For the first time in its 128 year existence, the Harvard Republican Club won't endorse its party's nominee for president. (Which means, of course, that they did endorse Nixon and Bush, Jr.; so it's not as if they mind setting the bar pretty low.)
... The group also criticized Trump's "vicious" temperament, a common critique of the GOP nominee.
"In response to any slight –perceived or real– Donald Trump lashes out viciously and irresponsibly," the post read. "In Trump’s eyes, disagreement with his actions or his policies warrants incessant name calling and derision: stupid, lying, fat, ugly, weak, failing, idiot –and that’s just his 'fellow' Republicans."
The Harvard Republican Club went on to give possibly the sickest burn it could deliver to a fellow Republican: that former President Ronald Reagan himself would be ashamed of the party's nominee. "(Reagan) called on us to maintain decency in our hearts by loving our neighbor," the post read. "He would be ashamed of Donald Trump. We are too."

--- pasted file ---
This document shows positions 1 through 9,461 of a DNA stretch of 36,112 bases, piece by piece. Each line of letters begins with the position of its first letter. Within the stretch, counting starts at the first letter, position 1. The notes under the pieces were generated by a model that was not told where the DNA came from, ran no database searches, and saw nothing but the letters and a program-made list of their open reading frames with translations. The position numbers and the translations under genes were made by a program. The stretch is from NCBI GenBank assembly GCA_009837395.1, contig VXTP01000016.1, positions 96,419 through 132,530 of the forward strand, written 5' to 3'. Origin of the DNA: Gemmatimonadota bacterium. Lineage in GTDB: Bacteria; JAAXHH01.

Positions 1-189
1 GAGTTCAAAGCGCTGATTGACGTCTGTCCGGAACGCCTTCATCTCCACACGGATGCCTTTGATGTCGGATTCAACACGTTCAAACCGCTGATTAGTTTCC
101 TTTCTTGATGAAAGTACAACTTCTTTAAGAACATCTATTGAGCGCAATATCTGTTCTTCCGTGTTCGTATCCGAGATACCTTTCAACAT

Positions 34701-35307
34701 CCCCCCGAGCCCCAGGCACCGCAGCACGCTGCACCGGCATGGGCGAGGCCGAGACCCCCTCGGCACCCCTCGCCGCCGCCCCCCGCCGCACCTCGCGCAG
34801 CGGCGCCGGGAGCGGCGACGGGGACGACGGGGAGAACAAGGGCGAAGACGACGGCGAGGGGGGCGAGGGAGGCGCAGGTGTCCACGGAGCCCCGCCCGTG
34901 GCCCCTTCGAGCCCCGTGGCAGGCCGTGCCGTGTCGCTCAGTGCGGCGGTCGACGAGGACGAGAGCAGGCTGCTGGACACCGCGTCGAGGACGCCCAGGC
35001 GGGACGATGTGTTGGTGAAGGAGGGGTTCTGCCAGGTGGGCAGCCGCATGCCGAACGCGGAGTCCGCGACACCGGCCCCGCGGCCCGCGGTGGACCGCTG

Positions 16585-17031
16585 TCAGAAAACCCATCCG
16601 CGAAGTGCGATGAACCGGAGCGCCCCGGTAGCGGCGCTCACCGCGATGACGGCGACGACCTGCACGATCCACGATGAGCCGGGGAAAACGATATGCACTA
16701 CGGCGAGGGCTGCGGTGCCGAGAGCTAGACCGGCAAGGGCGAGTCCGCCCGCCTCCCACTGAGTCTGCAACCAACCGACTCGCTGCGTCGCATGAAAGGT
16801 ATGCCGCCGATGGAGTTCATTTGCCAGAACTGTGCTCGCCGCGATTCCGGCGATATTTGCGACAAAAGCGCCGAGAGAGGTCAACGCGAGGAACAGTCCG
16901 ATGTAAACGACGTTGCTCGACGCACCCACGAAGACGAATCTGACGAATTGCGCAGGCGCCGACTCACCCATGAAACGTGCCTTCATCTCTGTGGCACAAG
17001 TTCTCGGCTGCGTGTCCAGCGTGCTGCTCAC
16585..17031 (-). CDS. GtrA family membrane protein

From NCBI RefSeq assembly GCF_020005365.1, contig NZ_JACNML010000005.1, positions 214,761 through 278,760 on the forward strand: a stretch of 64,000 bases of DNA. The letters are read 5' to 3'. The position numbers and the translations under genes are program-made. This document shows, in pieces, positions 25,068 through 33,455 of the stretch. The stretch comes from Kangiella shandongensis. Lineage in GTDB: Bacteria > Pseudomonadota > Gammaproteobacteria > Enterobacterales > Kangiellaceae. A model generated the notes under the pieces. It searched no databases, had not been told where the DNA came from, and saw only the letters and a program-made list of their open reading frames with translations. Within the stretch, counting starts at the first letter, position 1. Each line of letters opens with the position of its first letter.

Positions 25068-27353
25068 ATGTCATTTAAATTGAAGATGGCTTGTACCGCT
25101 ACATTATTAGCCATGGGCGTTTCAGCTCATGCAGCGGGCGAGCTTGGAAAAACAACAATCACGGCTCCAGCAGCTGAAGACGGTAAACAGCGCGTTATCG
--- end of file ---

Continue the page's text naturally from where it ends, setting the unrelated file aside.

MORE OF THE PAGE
"He isn’t eschewing political correctness," the group wrote. "He is eschewing basic human decency."
Besides, my wife went to Harvard, in the same graduating class as Al Gore and Tommy Lee Jones: '69, famous for its anti-war activism. For the family connection (a niece went there, too) I give a certain amount of respect to Harvardites, despite the fact that I declined a scholarship to the joint. So I'd argue that the non-endorsement is worth consideration by other intelligent conservatives. The few I know who fall into that category have already made the same decision.
Not, of course, that any Trumpist would value the opinion of well-informed people, not even Republican ones. The opposite would seem to be the case.